The Shoaib Malik marriage controversy is getting murkier. The Hyderabad police have decided to get the nikahnama verified by the Forensics Science Laboratory in Hyderabad, as the Pakistan cricketer has alleged that his signature on it is forged.
An officer in the Hyderabad police department told rediff.com that the matter will now be probed by the special wing of the Hyderabad police, known as the Central Crime Station.
"We are verifying all the claims; there is a lot of confusion that has been caused due to contradictory statements by both Ayesha and Malik himself," he said.
Earlier, the police visited the Taj Krishna hotel, in which Ayesha claimed she stayed with Malik.
"We have done our investigations there and have asked a couple of people few questions. We are working on it and in due course we will make the information available.
"We have also spoken to both the parties involved in the case and advised Malik not to leave the country until the investigation is complete," the officer said.
However, the police face legal hassles. Malik's nationality is causing a problem.
"We are working out the modalities and trying to find out how exactly to proceed. He is not an Indian citizen and hence the procedures are slightly different. We are in consultations on this issue," the officer added.
The police are waiting for the completion of a scheduled press conference of tennis Sania Mirza, who will wed Malik on April 15.
"We are waiting to listen to her statements; this will help us go ahead with the case."
Meanwhile, attempts are underway to bring about a compromise between the warring factions. Sports personality Chamundeshwari Nath met both parties separately and urged them to sort out the differences and put an end to the matter. Nath was, however, not available for comment, but sources said not much should be expected from the talks.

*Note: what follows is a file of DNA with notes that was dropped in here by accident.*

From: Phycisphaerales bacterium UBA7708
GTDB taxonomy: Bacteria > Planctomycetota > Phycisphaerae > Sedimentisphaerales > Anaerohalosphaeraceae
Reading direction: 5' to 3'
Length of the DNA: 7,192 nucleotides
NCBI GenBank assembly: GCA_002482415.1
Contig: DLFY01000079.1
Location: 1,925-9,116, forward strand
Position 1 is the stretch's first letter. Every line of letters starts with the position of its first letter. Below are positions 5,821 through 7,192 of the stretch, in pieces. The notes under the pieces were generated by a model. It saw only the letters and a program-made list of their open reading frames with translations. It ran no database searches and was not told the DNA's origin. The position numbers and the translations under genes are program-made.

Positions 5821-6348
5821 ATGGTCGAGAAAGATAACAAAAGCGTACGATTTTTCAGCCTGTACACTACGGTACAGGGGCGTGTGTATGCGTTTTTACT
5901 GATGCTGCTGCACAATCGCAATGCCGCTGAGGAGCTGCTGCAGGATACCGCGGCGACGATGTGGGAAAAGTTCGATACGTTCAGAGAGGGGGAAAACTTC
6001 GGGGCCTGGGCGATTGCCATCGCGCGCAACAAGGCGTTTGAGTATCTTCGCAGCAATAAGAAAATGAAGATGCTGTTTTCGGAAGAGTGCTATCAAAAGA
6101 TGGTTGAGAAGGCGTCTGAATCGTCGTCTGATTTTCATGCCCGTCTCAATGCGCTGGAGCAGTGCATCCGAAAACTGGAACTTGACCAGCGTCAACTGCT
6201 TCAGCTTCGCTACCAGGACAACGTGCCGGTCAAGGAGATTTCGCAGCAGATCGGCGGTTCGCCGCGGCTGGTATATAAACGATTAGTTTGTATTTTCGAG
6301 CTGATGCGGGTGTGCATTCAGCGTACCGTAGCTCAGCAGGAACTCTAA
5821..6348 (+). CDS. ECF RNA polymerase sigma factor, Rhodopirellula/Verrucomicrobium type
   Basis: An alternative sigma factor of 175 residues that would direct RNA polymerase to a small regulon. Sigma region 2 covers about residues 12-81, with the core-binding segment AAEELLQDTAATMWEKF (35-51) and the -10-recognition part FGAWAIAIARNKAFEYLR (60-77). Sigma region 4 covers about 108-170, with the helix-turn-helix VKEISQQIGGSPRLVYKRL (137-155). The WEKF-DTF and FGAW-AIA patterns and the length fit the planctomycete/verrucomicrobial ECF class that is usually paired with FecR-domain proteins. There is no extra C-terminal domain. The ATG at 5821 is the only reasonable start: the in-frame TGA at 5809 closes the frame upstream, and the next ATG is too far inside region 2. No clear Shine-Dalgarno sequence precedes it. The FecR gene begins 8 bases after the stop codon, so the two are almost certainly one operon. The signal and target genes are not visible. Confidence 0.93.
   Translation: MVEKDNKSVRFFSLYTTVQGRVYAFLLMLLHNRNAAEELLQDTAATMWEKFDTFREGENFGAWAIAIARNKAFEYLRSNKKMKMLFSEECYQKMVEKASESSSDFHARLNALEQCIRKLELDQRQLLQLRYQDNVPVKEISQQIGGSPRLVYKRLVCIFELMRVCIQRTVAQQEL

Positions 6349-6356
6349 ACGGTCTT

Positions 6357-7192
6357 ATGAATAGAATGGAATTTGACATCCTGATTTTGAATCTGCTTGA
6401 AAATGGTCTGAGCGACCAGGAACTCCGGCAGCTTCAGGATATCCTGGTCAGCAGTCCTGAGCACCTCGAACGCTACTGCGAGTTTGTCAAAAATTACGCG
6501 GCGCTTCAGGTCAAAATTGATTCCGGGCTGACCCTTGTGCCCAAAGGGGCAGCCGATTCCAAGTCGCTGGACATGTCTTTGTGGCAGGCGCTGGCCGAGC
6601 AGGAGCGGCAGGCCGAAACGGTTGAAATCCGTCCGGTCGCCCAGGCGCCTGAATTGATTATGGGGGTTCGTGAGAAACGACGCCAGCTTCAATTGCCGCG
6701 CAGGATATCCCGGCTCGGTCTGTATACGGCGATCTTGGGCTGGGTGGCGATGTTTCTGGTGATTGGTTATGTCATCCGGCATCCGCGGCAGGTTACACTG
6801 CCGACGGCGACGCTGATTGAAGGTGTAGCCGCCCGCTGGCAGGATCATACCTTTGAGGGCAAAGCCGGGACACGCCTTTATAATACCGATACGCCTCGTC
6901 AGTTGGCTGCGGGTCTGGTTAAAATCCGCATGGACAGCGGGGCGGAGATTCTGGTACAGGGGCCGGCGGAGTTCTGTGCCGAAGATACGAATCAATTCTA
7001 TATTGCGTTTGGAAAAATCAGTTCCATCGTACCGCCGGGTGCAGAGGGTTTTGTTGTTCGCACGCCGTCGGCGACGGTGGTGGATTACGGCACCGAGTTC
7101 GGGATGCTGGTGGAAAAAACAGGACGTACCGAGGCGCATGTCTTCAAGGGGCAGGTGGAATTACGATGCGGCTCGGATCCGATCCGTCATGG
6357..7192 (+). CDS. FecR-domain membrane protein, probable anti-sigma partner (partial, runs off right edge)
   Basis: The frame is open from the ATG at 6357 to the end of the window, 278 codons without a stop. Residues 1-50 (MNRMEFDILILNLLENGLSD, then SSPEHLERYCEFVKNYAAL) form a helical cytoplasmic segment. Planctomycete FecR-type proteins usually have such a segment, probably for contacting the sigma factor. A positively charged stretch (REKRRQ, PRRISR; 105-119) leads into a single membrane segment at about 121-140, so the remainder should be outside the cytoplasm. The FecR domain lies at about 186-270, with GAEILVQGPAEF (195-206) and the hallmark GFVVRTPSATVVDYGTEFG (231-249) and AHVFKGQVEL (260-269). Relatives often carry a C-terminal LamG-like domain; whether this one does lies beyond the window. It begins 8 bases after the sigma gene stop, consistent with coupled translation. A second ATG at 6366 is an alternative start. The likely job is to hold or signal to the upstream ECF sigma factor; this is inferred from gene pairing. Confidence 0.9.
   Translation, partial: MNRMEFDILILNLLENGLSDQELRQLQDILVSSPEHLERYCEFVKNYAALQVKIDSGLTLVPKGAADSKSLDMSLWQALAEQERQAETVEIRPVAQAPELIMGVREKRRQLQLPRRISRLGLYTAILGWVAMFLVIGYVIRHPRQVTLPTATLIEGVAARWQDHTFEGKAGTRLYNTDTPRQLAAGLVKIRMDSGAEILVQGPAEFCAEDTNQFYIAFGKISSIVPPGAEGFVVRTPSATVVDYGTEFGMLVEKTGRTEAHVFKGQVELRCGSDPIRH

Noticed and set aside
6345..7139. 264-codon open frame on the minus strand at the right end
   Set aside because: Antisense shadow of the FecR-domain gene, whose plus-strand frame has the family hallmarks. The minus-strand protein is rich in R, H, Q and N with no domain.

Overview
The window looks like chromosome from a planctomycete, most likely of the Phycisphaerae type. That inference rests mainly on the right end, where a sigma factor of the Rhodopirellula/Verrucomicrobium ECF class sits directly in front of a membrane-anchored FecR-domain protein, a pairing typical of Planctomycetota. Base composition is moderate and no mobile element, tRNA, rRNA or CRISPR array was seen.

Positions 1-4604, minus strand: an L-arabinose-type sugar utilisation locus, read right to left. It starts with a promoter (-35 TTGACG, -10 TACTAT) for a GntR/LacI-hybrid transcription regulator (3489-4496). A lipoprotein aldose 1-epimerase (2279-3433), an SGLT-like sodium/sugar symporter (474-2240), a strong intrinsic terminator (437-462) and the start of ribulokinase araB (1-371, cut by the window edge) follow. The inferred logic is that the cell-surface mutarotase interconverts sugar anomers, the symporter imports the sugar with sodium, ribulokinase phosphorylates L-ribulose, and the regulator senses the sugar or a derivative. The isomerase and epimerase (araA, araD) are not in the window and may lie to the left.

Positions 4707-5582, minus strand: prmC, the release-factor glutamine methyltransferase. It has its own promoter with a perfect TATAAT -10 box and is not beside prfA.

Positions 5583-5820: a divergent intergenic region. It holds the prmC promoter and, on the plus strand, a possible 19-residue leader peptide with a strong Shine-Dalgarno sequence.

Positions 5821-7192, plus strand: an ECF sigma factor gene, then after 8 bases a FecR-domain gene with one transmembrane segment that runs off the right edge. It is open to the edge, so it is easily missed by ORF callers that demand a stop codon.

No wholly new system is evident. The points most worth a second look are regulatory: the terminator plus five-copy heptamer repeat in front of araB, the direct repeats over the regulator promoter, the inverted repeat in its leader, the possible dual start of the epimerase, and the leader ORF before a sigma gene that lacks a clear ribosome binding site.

The police, meanwhile, say the report of the forensics department will help them a great deal. If it is found that the signature of Malik is forged, as is claimed by the Pakistan cricketer, then the case against him will fall immediately.
However, if his claims are contradictory then he is in for trouble.
Leaders of the Muslim community are up in arms against the media for probing into the personal lives of people. Scholars from Hyderabad say that if the marriage has taken place over telephone, without any witnesses, it is not valid. They say if Ayehsa is speaking the truth, then Malik should accept it and go ahead and give her a divorce.
A member of the Muslim Personal Law board, when asked for comment on the issue, bluntly asked, "Isn't it wrong to probe into the personal lives of people? There is no bar in Islam for a man to get married for the second time. Polygamy is not an offence. This is not a matter of concern for the MPLB. How many of us know the truth? I think all of you are exaggerating matters and it is better that you leave them alone. The claims by Ayesha can be verified by the authorities concerned; it is not your job," he added.